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NUTCRACKER

Music- Pyotr Ilyich Tchaikovsky

Libretto by Marius Petipa, based on the story “The Nutcracker and the Mouse King” by E. T. A. Hoffmann

Choreography- Lev Ivanov, Vasili Vainonen

Adapted by Valentin Grishchenko

Costumes designer- Yulia Zhuravlyova

Stage designer- Maksim Ushakov

Light designer- Maksim Kuroshou

Ballet in two acts.

Duration: 2 hours 10 minutes (1 intermission).

Premiere: December 6, 1982, Imperial Mariinsky Theater, Saint Petersburg.

The Nutcracker is perhaps Tchaikovsky’s most famous and recognizable score. This ballet is an inextricable element of Christmas and New Year holidays across the globe. It is hard to believe that the creation of this Christmas fairytale began only in 1890, when the Director of the Imperial Theaters asked Tchaikovsky to compose a single-act opera and two-act ballet to be performed in one night. The composer chose E.T.A. Hoffman’s story “The Nutcracker and the Mouse King” as a basis. He first composed the plot as told by Ivan Vsevolozhsky, then began to work together with Marius Petipa. Petipa, a renowned master of choreography, provided Tchaikovsky with a detailed plan of the choreographic exposition and advised him on the development of the music.

Shortly after work on The Nutcracker began, Marius Petipa left the project, and the second choreographer of the Mariinsky Theater, Lev Ivanov, was brought in. It was Ivanov who composed the Waltz of the Snowflakes, a piece that is considered to be a true masterpiece to this day. The Nutcracker debuted at the Mariinsky Theater on December 6, 1892. Initially, the performance was panned by critics as they found the level of artistic mastery did not measure up to Tchaikovsky’s complex symphonic music.

A decade passed until major choreographers returned to The Nutcracker. Vasili Vainonen’s 1934 version, staged in the Kirov Theater in Leningrad, utterly outdid the original performance by Petipa and Ivanov. It was Vainonen’s version that became a ballet classic of the 20th century, staged both by acclaimed artists and by students of the Russian Ballet Academy. Moscow first saw The Nutcracker in a 1966 production staged by Yury Grigorovich. Critics agreed that Grigorovich managed to bring a perfect adaptation of Tchaikovsky’s score to life. In the Bolshoi Theater’s version, the first dancers in the roles of Clara and the Nutcracker Prince were the resplendent dancers Ekaterina Maksimova and Vladimir Vasilyev.

ACT I

Guests have gathered for the New Year’s celebration at the Stahlbaum home. One of them is Drosselmeyer, a magician and storyteller who is a close friend of the Stahlbaum family. The children delightedly await their New Year’s gifts. The Christmas tree is brightly lit, and the holiday ball begins.
As soon as Drosselmeyer steps away from the other guests, the children beg him to show them some magic tricks and new toys. They are in awe of wind-up dolls. He gives Clara a new doll – the silly-looking, cumbersome Nutcracker. Clara’s brother Fritz plays with it. Fritz breaks the Nutcracker, but Drosselmeyer fixes it and dances with Clara again. The soiree comes to an end. After the farewell dance, the guests leave and the children go to bed.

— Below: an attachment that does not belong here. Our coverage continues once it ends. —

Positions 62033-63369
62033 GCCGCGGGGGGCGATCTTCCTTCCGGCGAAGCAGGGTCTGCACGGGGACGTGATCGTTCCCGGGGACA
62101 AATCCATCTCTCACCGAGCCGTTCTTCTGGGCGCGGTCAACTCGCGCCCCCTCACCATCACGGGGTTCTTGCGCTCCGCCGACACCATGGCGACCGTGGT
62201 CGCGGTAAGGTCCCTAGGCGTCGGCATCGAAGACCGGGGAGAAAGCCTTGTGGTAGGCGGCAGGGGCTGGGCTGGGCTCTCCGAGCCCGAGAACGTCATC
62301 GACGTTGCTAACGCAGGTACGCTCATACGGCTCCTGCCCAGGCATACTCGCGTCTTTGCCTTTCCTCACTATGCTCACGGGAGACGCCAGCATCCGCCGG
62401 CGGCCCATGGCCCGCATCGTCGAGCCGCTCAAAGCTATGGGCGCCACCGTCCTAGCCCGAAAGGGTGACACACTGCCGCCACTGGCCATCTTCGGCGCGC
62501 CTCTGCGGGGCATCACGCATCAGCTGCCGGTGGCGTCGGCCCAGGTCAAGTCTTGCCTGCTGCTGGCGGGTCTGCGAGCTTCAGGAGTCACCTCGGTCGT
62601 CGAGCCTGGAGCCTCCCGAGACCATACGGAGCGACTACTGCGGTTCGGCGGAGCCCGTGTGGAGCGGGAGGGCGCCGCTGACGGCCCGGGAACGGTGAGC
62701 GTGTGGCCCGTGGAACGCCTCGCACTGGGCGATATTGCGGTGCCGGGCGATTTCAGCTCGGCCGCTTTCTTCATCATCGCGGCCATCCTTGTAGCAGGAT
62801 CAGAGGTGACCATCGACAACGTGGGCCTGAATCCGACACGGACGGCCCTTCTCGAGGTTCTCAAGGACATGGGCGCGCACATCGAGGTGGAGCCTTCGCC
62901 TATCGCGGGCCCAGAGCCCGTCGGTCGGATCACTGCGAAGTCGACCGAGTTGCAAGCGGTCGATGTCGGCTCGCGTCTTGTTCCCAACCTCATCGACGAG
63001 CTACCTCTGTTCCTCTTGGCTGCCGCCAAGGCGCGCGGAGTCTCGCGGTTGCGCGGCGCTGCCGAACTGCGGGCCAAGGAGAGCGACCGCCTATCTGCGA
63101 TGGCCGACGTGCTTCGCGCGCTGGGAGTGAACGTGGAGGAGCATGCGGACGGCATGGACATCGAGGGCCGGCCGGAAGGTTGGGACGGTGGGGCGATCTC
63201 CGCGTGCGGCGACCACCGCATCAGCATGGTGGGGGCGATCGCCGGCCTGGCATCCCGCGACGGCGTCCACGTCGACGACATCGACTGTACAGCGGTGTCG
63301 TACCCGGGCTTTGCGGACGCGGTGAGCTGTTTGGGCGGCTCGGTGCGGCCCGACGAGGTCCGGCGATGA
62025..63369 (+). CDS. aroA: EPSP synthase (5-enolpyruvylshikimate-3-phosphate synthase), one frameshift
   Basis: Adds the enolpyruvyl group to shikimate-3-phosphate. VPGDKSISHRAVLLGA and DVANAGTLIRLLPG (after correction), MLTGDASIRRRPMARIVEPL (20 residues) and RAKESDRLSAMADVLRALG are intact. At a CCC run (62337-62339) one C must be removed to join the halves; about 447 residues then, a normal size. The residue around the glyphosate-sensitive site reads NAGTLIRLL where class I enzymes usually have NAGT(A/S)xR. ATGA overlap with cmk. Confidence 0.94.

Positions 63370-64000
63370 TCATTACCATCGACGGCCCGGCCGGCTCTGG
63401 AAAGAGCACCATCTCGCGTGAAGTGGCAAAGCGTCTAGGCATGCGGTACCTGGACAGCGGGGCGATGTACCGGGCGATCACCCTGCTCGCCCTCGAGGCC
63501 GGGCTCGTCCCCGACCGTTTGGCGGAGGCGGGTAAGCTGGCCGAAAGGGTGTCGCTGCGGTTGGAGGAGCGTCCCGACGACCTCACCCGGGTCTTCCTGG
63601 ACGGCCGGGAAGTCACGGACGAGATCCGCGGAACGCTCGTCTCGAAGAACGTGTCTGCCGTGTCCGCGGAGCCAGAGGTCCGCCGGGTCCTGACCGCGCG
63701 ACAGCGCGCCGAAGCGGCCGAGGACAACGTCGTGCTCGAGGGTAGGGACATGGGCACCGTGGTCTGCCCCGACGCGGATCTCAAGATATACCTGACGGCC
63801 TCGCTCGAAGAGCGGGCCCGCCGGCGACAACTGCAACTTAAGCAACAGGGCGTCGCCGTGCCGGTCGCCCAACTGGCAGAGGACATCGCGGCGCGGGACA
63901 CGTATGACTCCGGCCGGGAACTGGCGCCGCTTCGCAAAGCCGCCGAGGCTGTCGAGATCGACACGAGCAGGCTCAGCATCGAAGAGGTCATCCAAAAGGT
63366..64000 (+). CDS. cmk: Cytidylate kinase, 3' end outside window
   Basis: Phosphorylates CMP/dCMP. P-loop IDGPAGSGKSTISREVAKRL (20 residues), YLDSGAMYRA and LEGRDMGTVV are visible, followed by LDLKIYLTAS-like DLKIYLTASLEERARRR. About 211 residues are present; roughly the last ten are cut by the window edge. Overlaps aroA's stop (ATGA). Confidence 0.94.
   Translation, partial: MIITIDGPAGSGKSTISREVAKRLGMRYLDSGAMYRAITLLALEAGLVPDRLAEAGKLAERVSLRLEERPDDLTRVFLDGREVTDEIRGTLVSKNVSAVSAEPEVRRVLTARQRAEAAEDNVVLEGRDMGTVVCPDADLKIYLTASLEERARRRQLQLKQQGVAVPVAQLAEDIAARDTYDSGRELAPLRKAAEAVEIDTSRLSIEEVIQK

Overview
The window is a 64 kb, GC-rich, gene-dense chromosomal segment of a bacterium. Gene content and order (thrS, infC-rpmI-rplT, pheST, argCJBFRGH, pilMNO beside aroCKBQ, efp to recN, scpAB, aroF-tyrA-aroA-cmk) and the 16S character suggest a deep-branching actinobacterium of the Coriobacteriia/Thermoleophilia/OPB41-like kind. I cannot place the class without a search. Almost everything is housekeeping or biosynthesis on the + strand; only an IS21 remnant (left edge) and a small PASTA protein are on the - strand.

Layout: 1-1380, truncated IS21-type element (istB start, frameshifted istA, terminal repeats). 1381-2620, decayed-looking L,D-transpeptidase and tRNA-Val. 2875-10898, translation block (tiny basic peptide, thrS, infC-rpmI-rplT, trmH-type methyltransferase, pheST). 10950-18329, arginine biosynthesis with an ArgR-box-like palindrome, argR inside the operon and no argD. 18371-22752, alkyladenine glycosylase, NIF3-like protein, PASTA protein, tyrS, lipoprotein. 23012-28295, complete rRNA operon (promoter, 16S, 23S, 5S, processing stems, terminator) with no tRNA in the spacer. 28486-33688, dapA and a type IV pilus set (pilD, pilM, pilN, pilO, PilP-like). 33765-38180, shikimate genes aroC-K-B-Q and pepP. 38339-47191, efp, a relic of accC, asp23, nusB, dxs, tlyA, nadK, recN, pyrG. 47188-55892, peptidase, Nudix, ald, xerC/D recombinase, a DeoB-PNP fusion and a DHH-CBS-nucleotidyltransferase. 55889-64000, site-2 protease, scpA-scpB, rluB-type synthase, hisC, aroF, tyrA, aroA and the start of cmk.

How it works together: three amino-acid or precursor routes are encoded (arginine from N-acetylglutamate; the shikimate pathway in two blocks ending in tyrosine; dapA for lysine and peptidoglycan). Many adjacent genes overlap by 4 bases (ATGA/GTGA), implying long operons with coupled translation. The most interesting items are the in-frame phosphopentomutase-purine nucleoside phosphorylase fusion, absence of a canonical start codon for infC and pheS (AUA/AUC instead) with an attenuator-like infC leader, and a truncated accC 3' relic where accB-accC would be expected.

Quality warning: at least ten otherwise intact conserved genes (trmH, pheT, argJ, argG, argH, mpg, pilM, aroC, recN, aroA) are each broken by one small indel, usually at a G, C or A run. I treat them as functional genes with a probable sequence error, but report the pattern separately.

Night. Mystic moonlight illuminates the room. Clara sings a lullaby to her broken doll and falls asleep alongside it. She has a dream that the dolls come to life and the entire world is transformed – things take on new forms, and the Christmas tree grows in size. Suddenly, the room is filled with mice, led by the Mouse King. The dolls and toy soldiers are in disarray. The brave Nutcracker leads an army of dolls into battle with the Mouse King and his retinue. Their forces are unmatched – the mice are winning. However, during the decisive battle, Clara fires a cannon, and the mice flee.
The battlefield is empty, but the brave Nutcracker has died. Clara is devastated. But a miracle occurs: the silly doll becomes a handsome Prince, who brings Clara along with him into a wonderful fairy tale world. The room transforms into a wintry forest. A blizzard begins and snow whirls around, building up drifts of sparkling snowflakes!

ACT II

Clara and the Nutcracker Prince travel to a fairy tale kingdom, with the Mouse King and his troops in pursuit. The Prince battles with them and emerges victorious. The fairy tale kingdom holds a celebration in his honor. Its residents welcome the couple. Clara and the Nutcracker Prince are full of joy: they have realized that they are in love. Dolls from all around the world come to life and tell the story of their love. Spanish, Arabic, Chinese, Russian, and French dolls dance before them. New Year’s eve – the last evening of Clara’s childhood – comes to an end. She wakes up in her bedroom and finds the Nutcracker doll, her new beloved toy, and realizes that it was all a wonderful dream…